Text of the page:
Labour candidates for police commissioner job set out their aims
LABOUR has put forward its three candidates to be police commissioner for Derbyshire.
Alan Charles, Hardyal Dhindsa and Kathryn Salt spoke last night at the party's hustings event at the Ockbrook and Borrowash branch and spoke of their aims if they were to be elected the position in November.
Helen Clark, chairman of the Erewash Labour local government committee, said: "I am absolutely delighted with the three excellent candidates. Any single one of them would do Derbyshire very proud. It shows that Labour has confidence in its candidates."
In November, a single police and crime commissioner will replace the existing police authority.
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Their role will be to hold Derbyshire's force to account, set the police budget and, along with the Chief Constable, decide the force's future strategy.
Commissioners will also drive community safety and work with local partnerships and national and regional criminal justice agencies and services.
Each commissioner will be elected for four years and will be required to publish a police and crime plan.
A meeting of Derbyshire Police Authority last year heard the police commissioner for Derbyshire would be paid about £75,000 a year.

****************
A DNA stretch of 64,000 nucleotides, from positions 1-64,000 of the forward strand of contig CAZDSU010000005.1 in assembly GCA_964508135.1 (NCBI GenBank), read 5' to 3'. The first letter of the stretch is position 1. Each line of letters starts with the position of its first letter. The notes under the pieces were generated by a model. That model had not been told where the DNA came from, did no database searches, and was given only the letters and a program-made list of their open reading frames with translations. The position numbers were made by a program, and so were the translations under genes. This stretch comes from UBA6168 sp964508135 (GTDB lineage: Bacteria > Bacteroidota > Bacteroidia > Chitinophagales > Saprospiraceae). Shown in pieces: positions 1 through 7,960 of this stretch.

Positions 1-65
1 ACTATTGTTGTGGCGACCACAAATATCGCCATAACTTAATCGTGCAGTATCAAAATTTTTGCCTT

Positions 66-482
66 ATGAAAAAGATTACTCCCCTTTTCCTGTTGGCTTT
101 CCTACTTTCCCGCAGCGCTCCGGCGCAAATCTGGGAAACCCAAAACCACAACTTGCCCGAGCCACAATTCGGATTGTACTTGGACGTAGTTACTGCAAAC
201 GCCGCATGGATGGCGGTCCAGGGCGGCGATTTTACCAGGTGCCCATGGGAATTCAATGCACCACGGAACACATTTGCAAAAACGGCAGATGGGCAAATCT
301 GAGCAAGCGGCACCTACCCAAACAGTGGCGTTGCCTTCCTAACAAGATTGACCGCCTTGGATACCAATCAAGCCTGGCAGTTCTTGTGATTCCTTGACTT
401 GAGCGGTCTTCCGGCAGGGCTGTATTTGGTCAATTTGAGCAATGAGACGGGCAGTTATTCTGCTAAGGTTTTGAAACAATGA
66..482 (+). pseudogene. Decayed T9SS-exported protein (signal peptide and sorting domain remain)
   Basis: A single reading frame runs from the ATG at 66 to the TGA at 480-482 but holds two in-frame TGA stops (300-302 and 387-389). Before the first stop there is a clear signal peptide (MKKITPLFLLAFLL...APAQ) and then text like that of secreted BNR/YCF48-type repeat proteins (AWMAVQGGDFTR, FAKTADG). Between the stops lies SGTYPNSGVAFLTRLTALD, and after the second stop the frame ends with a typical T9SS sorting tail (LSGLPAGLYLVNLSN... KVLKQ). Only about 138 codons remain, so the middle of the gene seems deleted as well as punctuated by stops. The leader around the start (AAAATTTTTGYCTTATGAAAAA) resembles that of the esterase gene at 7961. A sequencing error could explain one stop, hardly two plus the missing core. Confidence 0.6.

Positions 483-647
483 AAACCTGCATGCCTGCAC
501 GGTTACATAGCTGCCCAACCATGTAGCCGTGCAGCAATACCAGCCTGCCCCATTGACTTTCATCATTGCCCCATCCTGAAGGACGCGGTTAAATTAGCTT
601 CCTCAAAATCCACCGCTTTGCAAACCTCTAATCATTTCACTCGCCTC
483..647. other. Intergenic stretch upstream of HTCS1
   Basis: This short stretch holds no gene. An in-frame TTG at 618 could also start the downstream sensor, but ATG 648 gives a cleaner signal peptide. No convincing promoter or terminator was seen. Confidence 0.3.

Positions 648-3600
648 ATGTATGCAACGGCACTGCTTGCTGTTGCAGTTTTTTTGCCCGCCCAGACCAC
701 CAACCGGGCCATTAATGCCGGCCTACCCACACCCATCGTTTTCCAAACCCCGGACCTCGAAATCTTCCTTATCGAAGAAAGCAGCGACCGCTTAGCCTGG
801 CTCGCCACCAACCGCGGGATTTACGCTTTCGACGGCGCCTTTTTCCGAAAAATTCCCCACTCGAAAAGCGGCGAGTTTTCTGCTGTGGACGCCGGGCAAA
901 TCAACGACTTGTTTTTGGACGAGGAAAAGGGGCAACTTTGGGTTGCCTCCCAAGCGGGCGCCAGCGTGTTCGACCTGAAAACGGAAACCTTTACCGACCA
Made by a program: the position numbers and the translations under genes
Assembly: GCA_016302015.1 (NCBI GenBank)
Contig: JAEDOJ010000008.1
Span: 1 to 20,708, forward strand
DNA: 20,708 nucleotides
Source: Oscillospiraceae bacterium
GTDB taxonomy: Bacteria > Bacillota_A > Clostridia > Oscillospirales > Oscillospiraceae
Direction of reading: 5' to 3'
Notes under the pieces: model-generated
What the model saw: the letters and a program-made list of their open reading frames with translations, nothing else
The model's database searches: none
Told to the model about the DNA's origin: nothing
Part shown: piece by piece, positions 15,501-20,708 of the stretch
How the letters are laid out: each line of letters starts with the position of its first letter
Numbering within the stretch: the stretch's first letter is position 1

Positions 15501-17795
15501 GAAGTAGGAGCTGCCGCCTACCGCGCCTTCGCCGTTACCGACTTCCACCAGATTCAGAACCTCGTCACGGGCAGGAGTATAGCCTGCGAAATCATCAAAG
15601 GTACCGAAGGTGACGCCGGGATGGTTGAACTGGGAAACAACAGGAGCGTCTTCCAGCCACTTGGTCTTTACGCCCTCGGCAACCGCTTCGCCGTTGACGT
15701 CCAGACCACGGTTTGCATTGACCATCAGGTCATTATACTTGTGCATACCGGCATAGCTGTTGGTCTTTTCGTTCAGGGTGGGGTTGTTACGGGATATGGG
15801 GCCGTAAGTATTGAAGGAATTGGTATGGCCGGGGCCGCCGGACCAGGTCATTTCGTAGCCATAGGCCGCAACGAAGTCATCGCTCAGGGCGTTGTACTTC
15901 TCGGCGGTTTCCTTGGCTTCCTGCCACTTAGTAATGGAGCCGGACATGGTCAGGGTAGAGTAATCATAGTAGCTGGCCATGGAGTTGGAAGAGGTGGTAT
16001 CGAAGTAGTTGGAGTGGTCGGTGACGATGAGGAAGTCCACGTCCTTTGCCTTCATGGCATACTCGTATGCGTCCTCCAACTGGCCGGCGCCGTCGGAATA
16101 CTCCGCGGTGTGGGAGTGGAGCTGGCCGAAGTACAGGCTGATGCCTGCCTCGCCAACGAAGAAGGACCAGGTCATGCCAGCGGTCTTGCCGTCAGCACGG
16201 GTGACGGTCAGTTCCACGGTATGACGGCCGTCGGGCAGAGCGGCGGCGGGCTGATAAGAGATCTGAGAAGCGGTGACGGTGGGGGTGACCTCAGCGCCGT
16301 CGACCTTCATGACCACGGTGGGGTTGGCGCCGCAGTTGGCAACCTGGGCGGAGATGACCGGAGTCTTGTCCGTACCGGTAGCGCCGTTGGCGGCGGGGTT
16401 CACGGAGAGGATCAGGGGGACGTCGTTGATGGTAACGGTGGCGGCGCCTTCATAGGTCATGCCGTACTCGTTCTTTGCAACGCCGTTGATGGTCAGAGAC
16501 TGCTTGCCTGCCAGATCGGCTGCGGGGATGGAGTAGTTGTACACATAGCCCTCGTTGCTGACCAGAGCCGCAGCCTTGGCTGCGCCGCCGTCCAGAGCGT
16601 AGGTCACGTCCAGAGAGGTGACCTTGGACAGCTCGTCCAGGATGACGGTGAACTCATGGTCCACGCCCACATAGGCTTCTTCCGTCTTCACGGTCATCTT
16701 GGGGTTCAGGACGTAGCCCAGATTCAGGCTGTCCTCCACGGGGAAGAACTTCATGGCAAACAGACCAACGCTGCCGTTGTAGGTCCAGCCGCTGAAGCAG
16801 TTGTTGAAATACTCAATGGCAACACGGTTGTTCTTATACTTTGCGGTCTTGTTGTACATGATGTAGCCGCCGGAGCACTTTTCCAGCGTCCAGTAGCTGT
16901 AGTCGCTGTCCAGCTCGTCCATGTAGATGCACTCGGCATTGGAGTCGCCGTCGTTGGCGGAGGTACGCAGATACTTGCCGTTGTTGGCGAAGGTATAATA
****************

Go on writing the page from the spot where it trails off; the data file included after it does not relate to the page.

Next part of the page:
This was decided by the Government's Senior Salaries Review Body, which sets top civil servants' wages. The controversial move has previously been criticised by the current chairman of Derbyshire Police Authority, Conservative Philip Hickson, who has expressed an interest in the role as long as it is "non-political".
However, the three main political parties are each expected to put forward three people for the role, which will be reduced to one by the time the public vote in November.
So far, the Labour Party in the county is the only one to announce those it has put forward.
Speaking before last night's meeting, Mr Charles, who is vice-chairman of the county's police authority and deputy leader of the Labour group on the county council, said: "Maintaining community policing is extremely important. Residents in Derbyshire who you speak to say they want to see more visibility of police on the streets."
He also said if he were to become the police commissioner he would look into the protection of vulnerable people, particularly victims.
"But we have got to work with partners to find the solutions," he said.
Kathryn Salt, a former Amber Valley councillor, said: "I would look at the prevention of crime and look at where the main priorities would be in Derbyshire in line with the policing plan.
"I feel that we are the people's voice and the public could have their say. We are the safest area in the East Midlands. The police have their priorities right but we can always improve."
Hardyal Dhindsa, a probation service manager and Labour city councillor, said: "I feel that I have got the breadth and balance of experience for the role. But one person cannot do it on their own. The aims are to tackle and reduce crime in Derbyshire and work together with criminal justice agencies so that we have safer neighbourhoods and victims are protected."